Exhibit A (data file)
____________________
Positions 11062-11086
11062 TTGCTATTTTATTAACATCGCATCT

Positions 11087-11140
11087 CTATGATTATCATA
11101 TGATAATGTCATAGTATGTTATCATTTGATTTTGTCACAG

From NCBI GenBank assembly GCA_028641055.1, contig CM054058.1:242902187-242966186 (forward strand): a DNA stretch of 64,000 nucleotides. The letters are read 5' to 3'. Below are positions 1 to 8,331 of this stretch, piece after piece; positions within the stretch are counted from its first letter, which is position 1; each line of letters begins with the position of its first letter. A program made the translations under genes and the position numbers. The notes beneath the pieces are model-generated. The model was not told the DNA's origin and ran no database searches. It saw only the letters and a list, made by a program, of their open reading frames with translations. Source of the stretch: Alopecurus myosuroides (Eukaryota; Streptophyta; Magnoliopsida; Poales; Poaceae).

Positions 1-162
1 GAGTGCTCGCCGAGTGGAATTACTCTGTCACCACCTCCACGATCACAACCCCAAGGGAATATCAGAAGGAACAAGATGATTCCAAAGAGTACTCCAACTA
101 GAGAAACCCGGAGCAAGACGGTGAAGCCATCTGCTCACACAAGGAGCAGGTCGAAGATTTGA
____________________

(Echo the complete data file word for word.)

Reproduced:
Positions 11062-11086
11062 TTGCTATTTTATTAACATCGCATCT

Positions 11087-11140
11087 CTATGATTATCATA
11101 TGATAATGTCATAGTATGTTATCATTTGATTTTGTCACAG

From NCBI GenBank assembly GCA_028641055.1, contig CM054058.1:242902187-242966186 (forward strand): a DNA stretch of 64,000 nucleotides. The letters are read 5' to 3'. Below are positions 1 to 8,331 of this stretch, piece after piece; positions within the stretch are counted from its first letter, which is position 1; each line of letters begins with the position of its first letter. A program made the translations under genes and the position numbers. The notes beneath the pieces are model-generated. The model was not told the DNA's origin and ran no database searches. It saw only the letters and a list, made by a program, of their open reading frames with translations. Source of the stretch: Alopecurus myosuroides (Eukaryota; Streptophyta; Magnoliopsida; Poales; Poaceae).

Positions 1-162
1 GAGTGCTCGCCGAGTGGAATTACTCTGTCACCACCTCCACGATCACAACCCCAAGGGAATATCAGAAGGAACAAGATGATTCCAAAGAGTACTCCAACTA
101 GAGAAACCCGGAGCAAGACGGTGAAGCCATCTGCTCACACAAGGAGCAGGTCGAAGATTTGA